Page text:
The history of Bamberg reaches back to 902, but really first begins in 1007, as Holy Roman Emperor Henry II (973-1024) made Bamberg his Bishopric and for a short while even the German capital of the Holy Roman Empire. Befitting its status, Bamberg was decorated with trusts, donations and clerical buildings of grandiose scale, above all the imperial cathedral. The mortal remains of Henry II and his queen, St. Cunigunde (Kunigunde) (975-1040), reside here, and here we also find the only papal grave north of the Alps. The cathedral square rightly belongs to the finest squares in Europe, and framed by its four towers, the imperial cathedral strives heavenwards with a Romano-Gothic facade, with the old court to its right and the impressive angular construction of the new residence opposite. The town hall in the middle of the river, the tanners’ houses on the old canal, the milling quarter, the fishing settlement Little Venice, even the extensive gardens and cultivated land in the compact town, remain to this day expressions of middle class aspirations since the 14th century. With the Baroque remodelling during the Schönborn period, which was carried out by the most influential master-builders of the generation, Bamberg was given a facade, which has not changed significantly to the present day. The good fortune to remain virtually unscathed by battles, gifted Bamberg with what is today the largest complete old town in Germany, a UNESCO World Heritage site since 1993. Bamberg is now a vibrant university town, a beer town with nine breweries as well as a town of art and culture, notable for the world famous Bamberg Symphony Orchestra and 14 museums.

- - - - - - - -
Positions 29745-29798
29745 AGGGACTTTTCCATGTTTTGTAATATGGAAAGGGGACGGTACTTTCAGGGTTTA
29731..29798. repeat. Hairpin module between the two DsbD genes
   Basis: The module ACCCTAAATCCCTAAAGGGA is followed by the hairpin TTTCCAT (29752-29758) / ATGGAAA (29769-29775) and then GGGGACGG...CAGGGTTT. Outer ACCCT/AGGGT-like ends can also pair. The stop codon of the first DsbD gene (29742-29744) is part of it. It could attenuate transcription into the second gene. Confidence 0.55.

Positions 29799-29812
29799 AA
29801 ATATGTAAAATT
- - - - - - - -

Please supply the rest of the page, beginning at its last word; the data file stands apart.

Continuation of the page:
With two breweries, two world-wide acting malting plants – one of them with great fanshop and visitor centre – countless brewery taverns and three traditional beer cellars, the beer-worlds of Bamberg are an Eldorado for beer friends. Approx. 50 different manually brewed beers, and many offerings and guided tours on the issue of beer, create a special experience. More about beer in Bamberg